Next scene, he breaks out the hospital, and of course, you’re thinking what’s going to happen next. Then he is in the car, and the tracker can’t find the wife and son. They are protected. He won’t find them. That’s good, right? Nope, not if you are labeled “mentally ill.” He calls and says his son is depressed and suicidal and threaten the people that his son’s blood would be on their hands if anything happens to his son. They let him have the link to the wife and son’s location.
Okay, there was another lesson that I had to speak up. I’m sure everyone like us was enjoying all the great acting. However, I learn from people like Eckhart Tolle, author of The Power of Now, to keep a little awareness inside of myself when I’m watching these shows or binging on Netflix. Awareness of what is happening around me and inside of me so then I am not completely taken over by outside influences. I could stay in the present moment and not lost in thoughts or emotions especially when they are not mine.
I am quite sure that people know what it feels like to be enraged. So, we get caught up in the moment of the performances. I hope people are also getting that message right there because that is the real message. That is the message that matters; you have no rights if you are labeled “mentally ill.’ That is the significant concern of the consumer, survivor, ex-patient mad/recovery, or the psychiatric user survivor and ex-patient movement. The loss of one’s human rights due to what other people think about you in the name of “helping you.” Of course, my son said, “okay, mom, just watch the show.” So back to the show, doors are breaking down, knives are taken out, and we watch to the end intently.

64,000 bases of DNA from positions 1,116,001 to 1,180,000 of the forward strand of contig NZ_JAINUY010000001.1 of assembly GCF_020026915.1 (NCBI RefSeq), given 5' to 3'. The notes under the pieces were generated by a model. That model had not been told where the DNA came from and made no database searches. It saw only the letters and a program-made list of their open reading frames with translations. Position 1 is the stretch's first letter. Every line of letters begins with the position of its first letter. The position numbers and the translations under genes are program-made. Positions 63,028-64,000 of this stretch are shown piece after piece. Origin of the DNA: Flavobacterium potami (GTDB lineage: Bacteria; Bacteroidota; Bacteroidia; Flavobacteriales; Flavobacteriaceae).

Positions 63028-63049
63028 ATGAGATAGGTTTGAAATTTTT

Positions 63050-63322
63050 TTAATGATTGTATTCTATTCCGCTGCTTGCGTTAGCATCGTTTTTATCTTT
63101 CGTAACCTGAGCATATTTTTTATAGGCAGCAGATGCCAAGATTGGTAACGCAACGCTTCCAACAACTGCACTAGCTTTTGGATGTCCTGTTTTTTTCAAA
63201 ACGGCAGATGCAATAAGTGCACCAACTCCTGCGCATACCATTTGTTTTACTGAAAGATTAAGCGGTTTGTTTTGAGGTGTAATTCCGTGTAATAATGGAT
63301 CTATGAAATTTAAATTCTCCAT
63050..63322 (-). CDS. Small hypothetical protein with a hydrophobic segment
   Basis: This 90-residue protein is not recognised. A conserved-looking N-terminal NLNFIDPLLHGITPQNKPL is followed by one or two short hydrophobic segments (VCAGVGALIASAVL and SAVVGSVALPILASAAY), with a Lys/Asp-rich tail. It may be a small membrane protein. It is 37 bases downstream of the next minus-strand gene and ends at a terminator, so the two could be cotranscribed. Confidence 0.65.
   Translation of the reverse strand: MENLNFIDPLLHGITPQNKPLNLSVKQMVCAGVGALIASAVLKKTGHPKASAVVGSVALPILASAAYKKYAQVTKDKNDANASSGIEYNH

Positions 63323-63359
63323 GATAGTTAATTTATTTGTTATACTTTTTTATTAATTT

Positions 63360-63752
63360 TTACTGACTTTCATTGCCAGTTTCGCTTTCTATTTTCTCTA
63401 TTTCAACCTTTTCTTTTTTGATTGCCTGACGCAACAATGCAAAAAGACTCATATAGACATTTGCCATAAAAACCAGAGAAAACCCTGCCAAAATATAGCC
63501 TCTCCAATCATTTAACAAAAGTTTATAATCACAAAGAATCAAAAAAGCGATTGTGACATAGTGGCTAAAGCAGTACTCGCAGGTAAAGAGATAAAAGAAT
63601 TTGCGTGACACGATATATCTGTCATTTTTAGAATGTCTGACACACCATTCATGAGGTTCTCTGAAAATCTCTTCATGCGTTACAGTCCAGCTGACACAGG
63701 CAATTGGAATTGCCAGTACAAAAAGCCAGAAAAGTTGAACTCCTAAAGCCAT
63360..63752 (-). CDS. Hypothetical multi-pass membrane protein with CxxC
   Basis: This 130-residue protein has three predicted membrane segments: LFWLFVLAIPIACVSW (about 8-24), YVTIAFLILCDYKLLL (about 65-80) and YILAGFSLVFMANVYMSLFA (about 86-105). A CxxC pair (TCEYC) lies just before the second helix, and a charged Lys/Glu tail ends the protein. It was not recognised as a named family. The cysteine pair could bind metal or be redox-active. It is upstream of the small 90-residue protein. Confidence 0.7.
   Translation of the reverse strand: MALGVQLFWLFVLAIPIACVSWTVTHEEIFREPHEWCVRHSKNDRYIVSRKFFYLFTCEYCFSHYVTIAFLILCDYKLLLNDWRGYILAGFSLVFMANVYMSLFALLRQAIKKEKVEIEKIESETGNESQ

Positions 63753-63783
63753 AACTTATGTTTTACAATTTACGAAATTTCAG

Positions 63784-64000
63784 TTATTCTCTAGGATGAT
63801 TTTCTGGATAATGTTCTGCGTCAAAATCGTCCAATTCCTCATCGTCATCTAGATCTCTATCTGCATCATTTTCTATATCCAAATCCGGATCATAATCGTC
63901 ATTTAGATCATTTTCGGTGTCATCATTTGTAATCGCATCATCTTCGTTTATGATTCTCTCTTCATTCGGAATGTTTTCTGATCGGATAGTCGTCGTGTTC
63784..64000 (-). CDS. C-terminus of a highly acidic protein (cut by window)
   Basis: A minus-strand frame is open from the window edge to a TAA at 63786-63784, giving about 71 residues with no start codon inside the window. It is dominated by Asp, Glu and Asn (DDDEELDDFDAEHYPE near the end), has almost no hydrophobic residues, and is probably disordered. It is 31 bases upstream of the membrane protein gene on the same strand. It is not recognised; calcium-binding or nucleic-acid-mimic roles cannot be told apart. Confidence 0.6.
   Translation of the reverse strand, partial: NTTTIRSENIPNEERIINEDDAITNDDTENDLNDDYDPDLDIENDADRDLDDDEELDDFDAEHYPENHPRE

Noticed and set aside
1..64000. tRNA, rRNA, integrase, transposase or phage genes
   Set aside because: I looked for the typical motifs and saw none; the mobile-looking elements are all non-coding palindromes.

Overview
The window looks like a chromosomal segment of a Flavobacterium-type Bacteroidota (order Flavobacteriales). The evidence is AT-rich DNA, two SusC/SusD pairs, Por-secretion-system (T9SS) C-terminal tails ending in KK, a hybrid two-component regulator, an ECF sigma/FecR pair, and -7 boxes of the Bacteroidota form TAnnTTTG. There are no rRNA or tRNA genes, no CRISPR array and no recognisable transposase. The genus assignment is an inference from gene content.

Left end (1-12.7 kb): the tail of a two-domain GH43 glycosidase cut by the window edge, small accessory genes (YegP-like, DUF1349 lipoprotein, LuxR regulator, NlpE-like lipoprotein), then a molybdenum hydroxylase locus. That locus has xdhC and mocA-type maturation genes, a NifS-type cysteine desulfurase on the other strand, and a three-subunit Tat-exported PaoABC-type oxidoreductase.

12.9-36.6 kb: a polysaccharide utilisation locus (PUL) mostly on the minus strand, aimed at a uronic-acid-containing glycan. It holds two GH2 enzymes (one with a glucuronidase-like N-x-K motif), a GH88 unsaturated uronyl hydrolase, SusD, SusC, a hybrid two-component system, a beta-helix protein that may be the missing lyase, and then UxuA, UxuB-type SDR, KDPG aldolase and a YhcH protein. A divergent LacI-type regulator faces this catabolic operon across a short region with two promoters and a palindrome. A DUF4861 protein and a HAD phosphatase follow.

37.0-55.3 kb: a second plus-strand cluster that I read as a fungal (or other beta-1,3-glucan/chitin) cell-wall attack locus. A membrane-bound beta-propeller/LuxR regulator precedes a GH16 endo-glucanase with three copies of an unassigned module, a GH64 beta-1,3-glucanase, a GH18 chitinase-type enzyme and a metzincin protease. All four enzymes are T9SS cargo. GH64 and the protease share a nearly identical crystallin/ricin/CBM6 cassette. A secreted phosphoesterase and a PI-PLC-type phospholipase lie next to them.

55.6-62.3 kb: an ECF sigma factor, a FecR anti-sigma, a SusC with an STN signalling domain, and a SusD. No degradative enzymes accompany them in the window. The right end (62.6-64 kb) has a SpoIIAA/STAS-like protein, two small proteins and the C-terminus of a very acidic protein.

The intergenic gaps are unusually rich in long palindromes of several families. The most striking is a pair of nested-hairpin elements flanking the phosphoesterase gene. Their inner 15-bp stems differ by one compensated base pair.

When he is drowning the part of himself supposed to be his dead brother, I said to my son; he’s drowning himself. Have you seen Fight Club?” Just pointing out that these are just camera directions and the fascination of the mind with drama. I remember a person told me they became a psychiatric nurse because they saw the movie A Beautiful Mind. I mention this because we need more real stories shown in the mass media without the camera tricks. For example, the movie 55 Steps. I saw it at the 2018 NARPA Conference, but it didn’t get to the big screen. The mass media promotes the status quo and seems to fight change and keep more of the same even though our world has to change to work well for everyone continually.
Then the scene finally shows that he is putting his own head in the bathtub, gripping on the sides of it for dear life. What do you think happens next? He stops drowning himself, gets up, and he hugs himself. He says, I should have loved you a long time ago? (paraphrasing) I’m screaming and clapping, the choir is singing.
And I’m saying yes, yes, love yourself, embrace yourself, forgive yourself. Love, yes, love every time. Wow, these writers to a leap of faith and nailed it this time! I think they have been doing research and talking to real people who came through a dark night of the soul, being spiritual beings having this human experience. Keep doing the hard work people; let your voices be heard. Let your light shine.
Don’t get too excited if you are thinking he is saved by going to church. Noticed the church is empty, and the singing and music are all coming from within him. Perhaps at one time, he received a blessing there and kept it in his heart, and now it awakens his spirit. It is not the people or the pastor preaching or judging him. He is finding his strength within him. I have to point this out because I am never pushing religion on anyone. I know everyone gets to choose for themselves. I am aware of the history as described in “Can I Push It.”
I also know that next week’s episode, he could be back in therapy and taking pills on the show. That is real life as well. It is a journey. You should get to define for yourself as you keep on learning and growing.